A: Things have certainly changed for me over the years.  Ten years ago I would have said it was the many sports that I participated in.  Now I would say it is spending time with my husband and 3 young children.  They are just getting to ages where we can now do lots of fun activities together.  My 3 year old was on a harness downhill skiing in front of me this year singing away.  It was a beautiful thing!!! 


Q: How has your practice changed over the years?

A: As my family has grown so have my interests. I have three children and the first was a breech that resulted in a Caesarean section. After this experience I expanded my knowledge base to provide prenatal care, and became certified in Webster, to be able to help those that are in similar situations to the one that I experienced. It has become a passion and large part of my practice, which I love.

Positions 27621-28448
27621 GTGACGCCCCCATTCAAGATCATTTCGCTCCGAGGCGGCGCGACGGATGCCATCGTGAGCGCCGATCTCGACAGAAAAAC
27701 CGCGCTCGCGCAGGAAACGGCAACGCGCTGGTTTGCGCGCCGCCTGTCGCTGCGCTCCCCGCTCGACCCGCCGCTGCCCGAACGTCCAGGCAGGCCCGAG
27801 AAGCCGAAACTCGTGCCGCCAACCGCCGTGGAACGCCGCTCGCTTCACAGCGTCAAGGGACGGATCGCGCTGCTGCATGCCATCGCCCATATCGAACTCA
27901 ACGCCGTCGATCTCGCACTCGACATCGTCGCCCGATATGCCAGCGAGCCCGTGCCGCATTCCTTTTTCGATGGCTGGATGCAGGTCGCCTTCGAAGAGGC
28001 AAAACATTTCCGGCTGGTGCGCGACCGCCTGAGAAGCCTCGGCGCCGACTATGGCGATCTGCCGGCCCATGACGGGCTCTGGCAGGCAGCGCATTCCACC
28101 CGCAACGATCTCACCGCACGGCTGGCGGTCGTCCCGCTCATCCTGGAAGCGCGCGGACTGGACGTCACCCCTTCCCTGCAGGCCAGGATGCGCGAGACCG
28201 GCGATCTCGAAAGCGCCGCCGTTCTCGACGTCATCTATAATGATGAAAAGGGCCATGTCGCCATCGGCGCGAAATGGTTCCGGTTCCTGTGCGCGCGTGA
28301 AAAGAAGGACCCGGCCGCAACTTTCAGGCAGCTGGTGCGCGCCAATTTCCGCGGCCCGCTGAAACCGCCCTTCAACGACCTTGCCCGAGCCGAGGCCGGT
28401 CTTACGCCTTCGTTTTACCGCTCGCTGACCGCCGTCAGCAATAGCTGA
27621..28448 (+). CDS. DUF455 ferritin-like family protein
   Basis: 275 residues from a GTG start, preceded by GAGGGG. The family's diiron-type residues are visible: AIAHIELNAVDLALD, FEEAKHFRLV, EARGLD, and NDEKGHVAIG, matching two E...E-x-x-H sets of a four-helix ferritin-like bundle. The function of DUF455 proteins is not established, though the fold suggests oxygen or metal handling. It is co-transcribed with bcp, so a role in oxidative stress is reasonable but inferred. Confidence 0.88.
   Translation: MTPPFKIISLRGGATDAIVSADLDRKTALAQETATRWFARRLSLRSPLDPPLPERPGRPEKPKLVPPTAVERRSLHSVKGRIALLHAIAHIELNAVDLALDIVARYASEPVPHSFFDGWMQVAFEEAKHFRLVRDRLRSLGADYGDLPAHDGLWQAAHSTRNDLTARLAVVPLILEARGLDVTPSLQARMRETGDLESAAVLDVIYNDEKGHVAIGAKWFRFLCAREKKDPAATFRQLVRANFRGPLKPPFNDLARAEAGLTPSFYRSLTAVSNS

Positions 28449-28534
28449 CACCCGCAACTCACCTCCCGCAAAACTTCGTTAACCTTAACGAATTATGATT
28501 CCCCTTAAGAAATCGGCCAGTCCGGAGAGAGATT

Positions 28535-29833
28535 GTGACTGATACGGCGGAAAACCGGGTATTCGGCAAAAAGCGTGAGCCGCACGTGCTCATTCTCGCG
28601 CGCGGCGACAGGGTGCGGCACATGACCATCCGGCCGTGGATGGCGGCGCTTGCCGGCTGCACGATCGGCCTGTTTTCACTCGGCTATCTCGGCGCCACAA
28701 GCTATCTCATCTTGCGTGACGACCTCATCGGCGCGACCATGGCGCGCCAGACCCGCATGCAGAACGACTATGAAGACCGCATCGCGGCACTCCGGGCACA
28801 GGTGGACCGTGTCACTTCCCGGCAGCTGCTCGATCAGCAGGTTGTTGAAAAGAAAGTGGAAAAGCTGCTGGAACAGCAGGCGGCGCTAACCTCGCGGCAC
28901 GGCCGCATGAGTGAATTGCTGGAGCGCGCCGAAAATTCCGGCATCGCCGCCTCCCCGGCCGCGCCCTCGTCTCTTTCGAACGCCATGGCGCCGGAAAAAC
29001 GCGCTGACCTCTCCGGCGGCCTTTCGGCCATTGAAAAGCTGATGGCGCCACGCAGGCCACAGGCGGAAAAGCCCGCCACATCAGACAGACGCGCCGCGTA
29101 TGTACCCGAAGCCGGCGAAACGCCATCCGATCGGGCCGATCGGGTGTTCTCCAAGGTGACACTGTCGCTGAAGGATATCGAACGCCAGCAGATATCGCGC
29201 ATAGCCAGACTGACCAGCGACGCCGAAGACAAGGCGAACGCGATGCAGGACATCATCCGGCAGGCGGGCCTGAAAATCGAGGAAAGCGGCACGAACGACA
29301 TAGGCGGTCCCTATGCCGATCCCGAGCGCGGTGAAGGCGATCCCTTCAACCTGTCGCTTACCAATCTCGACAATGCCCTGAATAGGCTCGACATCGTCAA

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Multidisciplinary approaches to Tension Headaches - A Focus on Massage Therapy

One of the side effects of stress is that a lot of people carry it in their bodies. One of the common places is in the neck and shoulders. I (Dr. Katie) sat down with Leslie Brown RMT to discuss how massage can help with managing one of the most common physical side effects I see of stress in my practice - tension headaches.



What are tension headaches?